You need to bear that there is enormous bar that needs to be surmounted in order to be pinged for fraud. A large percentage of the life sciences cases involved Western blots and photoshop. You have to be an imbecile to use photoshop in a publication, a) because its readily detectable, b) there is usually a very simple alternative that would allow you to put forward the same falsified data without using photoshop. In virtually every case had the scientists involved put the minimal effort to avoid image manipulation, however suspicious people may have been of their results, they would not have been retracted

      So the 400 figure refers to the number of lazy imbeciles, not really an indication of the level of misconduct. I don’t mean to imply that this 400 is the tip of the iceberg – we can really have no idea, just saying this number can’t be us to provide context since it is really a measure of imbecility not misconduct. Of course, it is great to think there are only 400 cases of imbecility out there.

      In this regard I think a special mention should be made of Shane Mayack and Amy Wagers for publishing a paper with an image taken from a methods website.

      • michaelbriggs December 25, 2012 at 2:34 am

        The Shane Mayack case is indeed an interesting one: the ORI reported investigation findings showing that figures taken from others’ papers were copied, re-labeled and falsely reported in both a Nature and a Blood paper. Findings of misconduct were made against Dr Mayack. In her defense, Dr Mayack said (in a post to this site) that it was just a case of poor record keeping, and her PI, Dr Wagers, should share some of the blame both for not detecting the fabrications, and for retracting the papers too quickly. Having read the report on the Federal Register, and after looking up the relevant publications, it seems to me that Dr Mayack is to blame, and Dr Wagers should be congratulated for taking such prompt action.

      • John December 27, 2012 at 7:21 am

        Ehh… Harvard gave her tenure and in the same year booted one of their most prestigious profs in medical sciences out the university. Had Prof Wagers really done something wrong, she would have never been given a promotion. Harvard will do whatever is needed to protect their rep, but they don’t like keeping bad apples around the bunch.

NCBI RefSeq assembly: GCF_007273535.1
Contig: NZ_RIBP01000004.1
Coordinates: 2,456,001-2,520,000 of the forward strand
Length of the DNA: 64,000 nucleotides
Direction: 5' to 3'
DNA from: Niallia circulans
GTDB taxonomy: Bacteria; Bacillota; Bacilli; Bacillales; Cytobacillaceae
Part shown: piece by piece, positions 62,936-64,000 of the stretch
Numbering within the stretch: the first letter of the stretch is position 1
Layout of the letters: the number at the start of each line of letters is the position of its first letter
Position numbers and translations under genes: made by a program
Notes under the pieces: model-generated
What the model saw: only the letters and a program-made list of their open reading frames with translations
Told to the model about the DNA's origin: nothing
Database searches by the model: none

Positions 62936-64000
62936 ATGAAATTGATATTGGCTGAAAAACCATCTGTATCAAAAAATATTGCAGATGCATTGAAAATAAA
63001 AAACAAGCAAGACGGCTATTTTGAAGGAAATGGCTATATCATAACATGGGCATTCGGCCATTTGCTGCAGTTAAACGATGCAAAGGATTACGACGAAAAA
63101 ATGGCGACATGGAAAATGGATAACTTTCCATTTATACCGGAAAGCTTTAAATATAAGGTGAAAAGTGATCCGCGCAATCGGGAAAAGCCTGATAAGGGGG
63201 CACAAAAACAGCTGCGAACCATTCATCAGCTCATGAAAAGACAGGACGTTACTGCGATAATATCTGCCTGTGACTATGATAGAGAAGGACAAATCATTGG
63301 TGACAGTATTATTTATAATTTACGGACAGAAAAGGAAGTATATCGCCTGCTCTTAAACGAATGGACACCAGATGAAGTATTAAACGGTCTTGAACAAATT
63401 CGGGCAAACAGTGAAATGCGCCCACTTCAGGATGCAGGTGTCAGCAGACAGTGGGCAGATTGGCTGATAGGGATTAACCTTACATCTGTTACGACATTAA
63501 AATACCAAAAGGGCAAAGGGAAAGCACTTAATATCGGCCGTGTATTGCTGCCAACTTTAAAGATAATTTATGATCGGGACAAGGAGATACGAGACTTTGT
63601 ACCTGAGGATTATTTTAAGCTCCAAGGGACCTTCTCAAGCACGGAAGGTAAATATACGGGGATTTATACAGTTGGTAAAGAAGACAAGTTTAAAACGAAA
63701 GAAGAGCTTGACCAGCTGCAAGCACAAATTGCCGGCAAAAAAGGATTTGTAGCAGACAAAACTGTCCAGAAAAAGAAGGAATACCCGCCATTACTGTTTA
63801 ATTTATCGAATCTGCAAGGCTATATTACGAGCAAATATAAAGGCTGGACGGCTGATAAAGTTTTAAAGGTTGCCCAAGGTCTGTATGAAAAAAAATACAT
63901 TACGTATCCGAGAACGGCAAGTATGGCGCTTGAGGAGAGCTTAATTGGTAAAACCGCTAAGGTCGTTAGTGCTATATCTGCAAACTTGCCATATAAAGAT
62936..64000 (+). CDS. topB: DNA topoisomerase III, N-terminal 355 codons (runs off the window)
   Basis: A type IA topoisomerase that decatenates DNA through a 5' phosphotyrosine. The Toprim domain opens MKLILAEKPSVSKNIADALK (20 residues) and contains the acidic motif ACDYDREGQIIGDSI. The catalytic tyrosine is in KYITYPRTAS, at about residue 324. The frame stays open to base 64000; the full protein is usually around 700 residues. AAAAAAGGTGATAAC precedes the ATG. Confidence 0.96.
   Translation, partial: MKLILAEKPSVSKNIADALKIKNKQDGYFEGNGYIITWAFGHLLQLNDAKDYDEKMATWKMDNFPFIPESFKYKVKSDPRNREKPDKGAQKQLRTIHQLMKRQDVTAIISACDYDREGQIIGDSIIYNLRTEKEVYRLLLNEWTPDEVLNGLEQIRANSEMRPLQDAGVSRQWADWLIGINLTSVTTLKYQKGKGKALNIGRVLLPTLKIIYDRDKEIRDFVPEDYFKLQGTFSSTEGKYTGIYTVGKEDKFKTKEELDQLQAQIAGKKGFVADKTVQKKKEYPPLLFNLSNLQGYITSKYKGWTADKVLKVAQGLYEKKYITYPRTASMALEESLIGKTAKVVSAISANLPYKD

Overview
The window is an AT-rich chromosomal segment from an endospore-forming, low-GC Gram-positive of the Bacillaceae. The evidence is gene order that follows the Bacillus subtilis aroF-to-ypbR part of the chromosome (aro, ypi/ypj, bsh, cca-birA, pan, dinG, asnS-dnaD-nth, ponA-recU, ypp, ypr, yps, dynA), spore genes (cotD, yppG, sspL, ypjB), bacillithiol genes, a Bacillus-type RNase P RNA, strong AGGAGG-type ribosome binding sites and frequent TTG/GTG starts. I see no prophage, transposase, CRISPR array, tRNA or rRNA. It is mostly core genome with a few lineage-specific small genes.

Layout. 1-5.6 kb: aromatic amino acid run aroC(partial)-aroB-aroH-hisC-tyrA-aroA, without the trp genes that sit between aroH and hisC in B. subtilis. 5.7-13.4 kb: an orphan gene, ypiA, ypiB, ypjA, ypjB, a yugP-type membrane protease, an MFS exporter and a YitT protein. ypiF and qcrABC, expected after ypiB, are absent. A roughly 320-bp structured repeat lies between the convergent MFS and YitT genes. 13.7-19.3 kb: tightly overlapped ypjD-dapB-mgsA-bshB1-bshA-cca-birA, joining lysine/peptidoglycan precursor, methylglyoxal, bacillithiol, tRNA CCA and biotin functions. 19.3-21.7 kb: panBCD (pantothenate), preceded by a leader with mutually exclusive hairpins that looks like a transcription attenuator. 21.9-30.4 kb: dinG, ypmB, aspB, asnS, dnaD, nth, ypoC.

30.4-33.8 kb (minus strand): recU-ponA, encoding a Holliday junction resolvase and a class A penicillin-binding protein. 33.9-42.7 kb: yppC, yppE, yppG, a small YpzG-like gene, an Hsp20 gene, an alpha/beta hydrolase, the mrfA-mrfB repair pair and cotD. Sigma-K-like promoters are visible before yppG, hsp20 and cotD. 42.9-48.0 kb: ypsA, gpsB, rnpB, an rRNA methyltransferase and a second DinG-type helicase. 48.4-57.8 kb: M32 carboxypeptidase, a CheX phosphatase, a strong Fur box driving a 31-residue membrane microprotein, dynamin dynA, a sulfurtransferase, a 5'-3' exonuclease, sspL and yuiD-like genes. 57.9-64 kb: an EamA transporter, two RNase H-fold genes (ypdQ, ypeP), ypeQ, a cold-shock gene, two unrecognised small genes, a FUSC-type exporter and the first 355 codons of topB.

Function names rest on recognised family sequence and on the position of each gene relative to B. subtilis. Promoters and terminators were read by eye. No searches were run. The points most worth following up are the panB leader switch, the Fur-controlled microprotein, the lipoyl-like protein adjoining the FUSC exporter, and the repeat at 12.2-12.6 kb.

• Fish December 27, 2012 at 12:44 pm

        So John maybe you could direct us to the report of the Harvard investigative committee which in the interests of transparency they have released with certain sensitive passages blacked out.

        Thanking you in advance. It should be a fascinating read.

      • John December 28, 2012 at 9:24 am

        “which in the interests of transparency”

        I believe that no major university has any sort of interest in transparency. The reputation of the university trumps all.

  • littlegreyrabbit December 25, 2012 at 3:42 am

    Well, I looked up the federal register and I couldn’t see any mention of Professor Wagers aside from her name as a co-author and doubtless in the spirit of Christmas Michael Briggs has purposefully misrepresented what Shane Mayack said (what she said was not explicit but asked how was possible that all the blame in these cases fell on the most junior person).

    However, Professor Wagers should be congratulated for not going to the lengths that Professor Segal went to in order to the point the finger.

  • John December 27, 2012 at 6:59 am

    Yes, that does seem like a very small number in relation, but we should also consider that a very small percentage of the millions of publications are actually being read. There are so many junk journals out there, publishing work that no one is reading or cares enough to try to reproduce, that a lot of bad science is getting indexed. Also, considering how little editors want to retract a paper, it takes a serious amount of effort by the scientific community to get them to act.

    There is still one particular Nature paper that I am waiting to see retracted. Everyone under the sun knows it is bad, yet no action from Nature. Another case of the post doc getting the blame and the PI going off to a dream job. Meanwhile, no one can repeat the data, including the PI.

    Sometimes you have to wonder why anyone is honest.